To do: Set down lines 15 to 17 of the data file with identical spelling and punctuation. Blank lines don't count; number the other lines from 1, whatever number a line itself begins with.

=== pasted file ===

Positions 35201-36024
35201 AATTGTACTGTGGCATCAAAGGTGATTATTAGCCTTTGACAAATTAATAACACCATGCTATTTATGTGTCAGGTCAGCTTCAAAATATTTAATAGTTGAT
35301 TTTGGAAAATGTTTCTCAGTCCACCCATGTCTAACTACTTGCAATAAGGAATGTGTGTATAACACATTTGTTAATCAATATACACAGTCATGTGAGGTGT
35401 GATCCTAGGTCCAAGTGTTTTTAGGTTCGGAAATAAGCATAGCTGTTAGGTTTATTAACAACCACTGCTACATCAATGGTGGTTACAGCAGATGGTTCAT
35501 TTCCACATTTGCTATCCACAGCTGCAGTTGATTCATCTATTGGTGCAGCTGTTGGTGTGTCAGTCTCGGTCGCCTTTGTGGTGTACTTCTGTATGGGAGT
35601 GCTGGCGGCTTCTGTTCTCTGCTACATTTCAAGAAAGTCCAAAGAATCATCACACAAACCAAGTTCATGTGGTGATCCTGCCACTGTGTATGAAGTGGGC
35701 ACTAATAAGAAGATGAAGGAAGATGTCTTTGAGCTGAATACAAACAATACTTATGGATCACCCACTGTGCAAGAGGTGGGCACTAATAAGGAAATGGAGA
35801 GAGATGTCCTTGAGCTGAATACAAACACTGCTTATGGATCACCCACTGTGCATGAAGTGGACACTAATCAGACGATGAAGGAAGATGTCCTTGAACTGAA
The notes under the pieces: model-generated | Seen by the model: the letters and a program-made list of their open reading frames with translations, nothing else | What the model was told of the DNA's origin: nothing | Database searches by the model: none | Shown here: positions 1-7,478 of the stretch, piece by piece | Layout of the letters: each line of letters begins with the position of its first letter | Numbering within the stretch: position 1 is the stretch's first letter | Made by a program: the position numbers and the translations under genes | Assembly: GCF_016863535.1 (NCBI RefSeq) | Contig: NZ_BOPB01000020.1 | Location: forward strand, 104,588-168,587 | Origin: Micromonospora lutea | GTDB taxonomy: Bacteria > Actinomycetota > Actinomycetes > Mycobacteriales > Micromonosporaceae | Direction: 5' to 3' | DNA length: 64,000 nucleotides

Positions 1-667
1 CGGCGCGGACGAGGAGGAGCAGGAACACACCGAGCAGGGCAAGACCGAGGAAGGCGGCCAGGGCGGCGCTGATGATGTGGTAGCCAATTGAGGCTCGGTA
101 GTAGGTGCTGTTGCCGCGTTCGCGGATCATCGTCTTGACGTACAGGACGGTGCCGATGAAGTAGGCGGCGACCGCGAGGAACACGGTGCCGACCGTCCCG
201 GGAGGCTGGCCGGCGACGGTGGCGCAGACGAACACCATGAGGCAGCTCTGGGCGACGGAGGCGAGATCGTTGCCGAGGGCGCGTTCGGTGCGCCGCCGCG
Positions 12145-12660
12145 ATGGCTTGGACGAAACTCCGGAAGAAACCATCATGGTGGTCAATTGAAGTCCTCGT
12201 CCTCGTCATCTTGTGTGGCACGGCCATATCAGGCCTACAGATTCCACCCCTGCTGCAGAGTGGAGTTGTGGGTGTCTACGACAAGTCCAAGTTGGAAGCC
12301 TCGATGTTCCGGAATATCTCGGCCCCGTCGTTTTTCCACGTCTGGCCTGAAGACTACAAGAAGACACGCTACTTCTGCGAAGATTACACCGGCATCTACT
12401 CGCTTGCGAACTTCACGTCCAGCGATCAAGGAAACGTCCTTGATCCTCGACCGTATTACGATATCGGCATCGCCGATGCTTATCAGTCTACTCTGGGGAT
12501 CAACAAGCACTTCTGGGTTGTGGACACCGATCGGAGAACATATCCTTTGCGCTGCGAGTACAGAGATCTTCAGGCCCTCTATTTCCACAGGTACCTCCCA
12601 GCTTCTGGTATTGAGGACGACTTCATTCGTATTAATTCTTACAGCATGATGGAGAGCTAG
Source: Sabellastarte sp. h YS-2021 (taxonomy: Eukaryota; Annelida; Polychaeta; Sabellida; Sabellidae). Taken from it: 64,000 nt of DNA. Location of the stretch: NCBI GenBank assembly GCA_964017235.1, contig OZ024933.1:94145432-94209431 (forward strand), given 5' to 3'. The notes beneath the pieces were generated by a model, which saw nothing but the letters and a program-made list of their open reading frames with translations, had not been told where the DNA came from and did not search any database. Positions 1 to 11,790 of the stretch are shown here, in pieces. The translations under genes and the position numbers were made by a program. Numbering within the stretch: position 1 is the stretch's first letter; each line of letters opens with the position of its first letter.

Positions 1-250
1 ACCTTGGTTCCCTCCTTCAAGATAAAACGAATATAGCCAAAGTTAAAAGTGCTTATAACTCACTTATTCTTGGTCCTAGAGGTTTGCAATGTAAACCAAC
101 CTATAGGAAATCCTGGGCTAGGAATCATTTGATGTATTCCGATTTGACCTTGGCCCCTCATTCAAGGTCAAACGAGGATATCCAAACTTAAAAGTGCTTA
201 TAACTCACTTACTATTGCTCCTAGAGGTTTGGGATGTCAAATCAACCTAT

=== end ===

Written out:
12145 ATGGCTTGGACGAAACTCCGGAAGAAACCATCATGGTGGTCAATTGAAGTCCTCGT
12201 CCTCGTCATCTTGTGTGGCACGGCCATATCAGGCCTACAGATTCCACCCCTGCTGCAGAGTGGAGTTGTGGGTGTCTACGACAAGTCCAAGTTGGAAGCC
12301 TCGATGTTCCGGAATATCTCGGCCCCGTCGTTTTTCCACGTCTGGCCTGAAGACTACAAGAAGACACGCTACTTCTGCGAAGATTACACCGGCATCTACT